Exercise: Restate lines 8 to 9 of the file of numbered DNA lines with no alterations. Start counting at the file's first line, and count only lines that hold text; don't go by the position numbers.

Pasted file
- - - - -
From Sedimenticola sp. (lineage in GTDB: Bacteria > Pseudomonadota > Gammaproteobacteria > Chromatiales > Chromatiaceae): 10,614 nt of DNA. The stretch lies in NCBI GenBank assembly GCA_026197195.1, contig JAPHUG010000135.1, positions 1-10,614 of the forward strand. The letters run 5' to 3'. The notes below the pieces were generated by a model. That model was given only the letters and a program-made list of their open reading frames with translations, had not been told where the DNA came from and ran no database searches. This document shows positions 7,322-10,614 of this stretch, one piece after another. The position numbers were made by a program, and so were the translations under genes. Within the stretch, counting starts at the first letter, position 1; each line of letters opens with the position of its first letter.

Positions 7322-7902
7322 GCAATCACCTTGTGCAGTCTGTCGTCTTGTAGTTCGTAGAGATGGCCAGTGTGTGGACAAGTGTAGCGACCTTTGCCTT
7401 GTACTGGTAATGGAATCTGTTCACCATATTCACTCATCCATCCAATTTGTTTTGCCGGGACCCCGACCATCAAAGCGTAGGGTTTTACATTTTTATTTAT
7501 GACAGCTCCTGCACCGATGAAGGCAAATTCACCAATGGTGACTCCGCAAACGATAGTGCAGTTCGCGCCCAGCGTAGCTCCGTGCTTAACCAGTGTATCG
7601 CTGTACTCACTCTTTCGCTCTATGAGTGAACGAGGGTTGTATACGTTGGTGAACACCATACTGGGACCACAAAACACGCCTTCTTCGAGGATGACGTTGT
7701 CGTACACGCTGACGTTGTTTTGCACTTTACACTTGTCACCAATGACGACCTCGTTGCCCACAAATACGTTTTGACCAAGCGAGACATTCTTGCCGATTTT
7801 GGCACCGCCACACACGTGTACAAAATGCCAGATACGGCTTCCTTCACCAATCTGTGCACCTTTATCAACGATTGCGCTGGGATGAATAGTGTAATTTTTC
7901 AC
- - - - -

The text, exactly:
7801 GGCACCGCCACACACGTGTACAAAATGCCAGATACGGCTTCCTTCACCAATCTGTGCACCTTTATCAACGATTGCGCTGGGATGAATAGTGTAATTTTTC
7901 AC